The NeuGroup is the leader in peer knowledge exchange and intelligence for treasurers through its iTreasurer publication and The NeuGroup Network of 18 member groups serving more than 350 treasury and finance professionals across functions, industries and global regions.

Blog entry
By afriberg, March 30, 2015

Members of the FXMPG discuss FX program changes and assessments of hedging efficacy to distinguish what works all the time from what works better in a dollar-weakening vs. a dollar-strengthening cycle.

Against a backdrop of a dollar-strengthening cycle, members, guests and sponsors of the FX Managers’ Peer Group (FXMPG) met recently in Denver for their winter 2015 meeting, sponsored by Chatham Financial. Topics ranged from the philosophy and business conditions that underpin a successful earnings-at-risk based risk management approach. Experts from Chatham Financial tailored their presentations to weigh in on a number of topics, including emerging markets, Value-at-Risk, rules and regs and hedge accounting considerations.

Reactions to a strong dollar
The almost decade-long slide in the value of the dollar, accompanied – for USD reporting companies – by favorably translated earnings and offshore cash balances, reversed last year. This dollar-strengthening served as the backdrop for the meeting: it has already caused US companies FX losses and, since this cycle could last several years, has put a spotlight on whether corporate FX management does its job well enough or if it can be done in a way that mitigates more of the negative impact of the strong greenback. Efforts are afoot in both FX groups to use all the flexibility current policies allow, or propose policy adjustments, for tenor extensions or ramping up hedge ratios when it makes sense to lock in favorable rates, or choosing a different hedge instrument. The key is to distinguish what works all the time from what works better in a dollar-weakening vs. a dollar-strengthening cycle.

EaR – not for everybody
“What works all the time” depends on what you expect your risk management program to achieve. Hedging notional exposures by currency or by individual exposure, depending on the underlying business, is still the common approach to managing FX risk, but taking a portfolio view of exposures is gaining ground, especially as companies grow, become more diverse and more sophisticated; the goal is to manage the company’s true exposure while reducing the total cost of hedging by eliminating unnecessary hedge transactions and allowing a certain acceptable level of risk to go unhedged.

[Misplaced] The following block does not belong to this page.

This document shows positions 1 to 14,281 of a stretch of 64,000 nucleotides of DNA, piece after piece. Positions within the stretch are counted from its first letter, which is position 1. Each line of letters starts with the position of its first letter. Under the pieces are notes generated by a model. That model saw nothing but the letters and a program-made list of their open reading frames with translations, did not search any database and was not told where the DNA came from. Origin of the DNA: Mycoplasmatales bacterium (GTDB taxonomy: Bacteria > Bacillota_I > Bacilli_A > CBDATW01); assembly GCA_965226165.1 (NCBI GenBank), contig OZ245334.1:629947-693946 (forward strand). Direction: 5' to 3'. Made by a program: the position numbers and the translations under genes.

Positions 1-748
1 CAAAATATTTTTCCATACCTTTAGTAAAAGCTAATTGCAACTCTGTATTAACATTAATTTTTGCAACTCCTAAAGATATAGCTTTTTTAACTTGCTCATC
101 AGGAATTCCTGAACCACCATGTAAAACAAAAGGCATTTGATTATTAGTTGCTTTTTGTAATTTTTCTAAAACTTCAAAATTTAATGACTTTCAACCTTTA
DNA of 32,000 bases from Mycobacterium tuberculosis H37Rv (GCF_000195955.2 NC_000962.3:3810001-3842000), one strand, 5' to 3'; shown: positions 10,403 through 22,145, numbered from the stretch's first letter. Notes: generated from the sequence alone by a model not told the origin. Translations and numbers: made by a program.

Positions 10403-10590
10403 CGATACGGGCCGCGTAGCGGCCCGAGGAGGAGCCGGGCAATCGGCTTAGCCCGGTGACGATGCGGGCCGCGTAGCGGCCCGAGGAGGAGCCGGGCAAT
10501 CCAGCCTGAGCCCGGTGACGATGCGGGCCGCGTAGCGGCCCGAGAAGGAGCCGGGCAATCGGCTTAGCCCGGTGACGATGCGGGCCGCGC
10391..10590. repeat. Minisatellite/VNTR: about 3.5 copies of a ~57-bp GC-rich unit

Earnings-at-risk based (or significant reduction of) cash-flow hedging and whether it works depends on company-specifics. Factors like size (think: big), diversified exposures across a large number of currencies and ideally also commodities where their correlations mitigate some of the risk, combined with completely centralized risk management at the parent level, facilitates netting of exposures across entities and businesses to further reduce exposures. This set of prerequisites needs to be coupled, crucially, with a high level of internal buy-in and understanding – which takes time and effort to build – that in most cases any losses will fall within the established risk tolerance, but that ail risk remains and the model’s inability to predict certain events.

Reducing earnings volatility: Changes to cash-flow hedging
Cash-flow exposure used to be the guiding star for one member’s hedge program until it was discovered that cash-flow hedging in some cases conflicted with profit exposure for certain businesses, depending on their location and market specifics. The company is now in the process of transitioning from a hedge program that focuses on affiliate cash flow to one with a corporate profit focus, while leveraging diversification benefits, reducing hedging to key exposures. One of the challenges is that hedge accounting is very important to the company, so the transition requires close monitoring of cash-flow exposures, regardless. The other presenting company in this session back-tested its layered cash-flow hedge program to examine YoY earnings volatility and USD equivalent of foreign-denominated operating income, and concluded that, with the risk to earnings coming from a stronger dollar, it would pay to aggressively layer in earlier rather than later in a dollar-strengthening cycle.

The FX Managers' Peer Groups 1 & 2 are the NeuGroups for senior treasury professionals from across industries who have oversight responsibility for FX risk management. They are the longest-running forums for peer knowledge exchange for FX professionals in the US. Visit FXMPG here, for more information.

Blog entry
By mkmoore, March 26, 2015

Blog entry
By Anonymous, March 25, 2015

Treasury managers always wonder how their corporation’s investment portfolio stacks up relative to their peer group. Do they take on more risk than other corporations? How do their peers even measure risk?

The Treasury Investment Managers Peer Group will incorporate a working session into their next meeting, where members will review a comprehensive list of factors that can be used toward evaluating the investment portfolio. The goal will be to develop a TIMPG-derived model that members can use in evaluating their investment program. The meeting is sponsored and hosted by RBC at their investment headquarters in Minneapolis.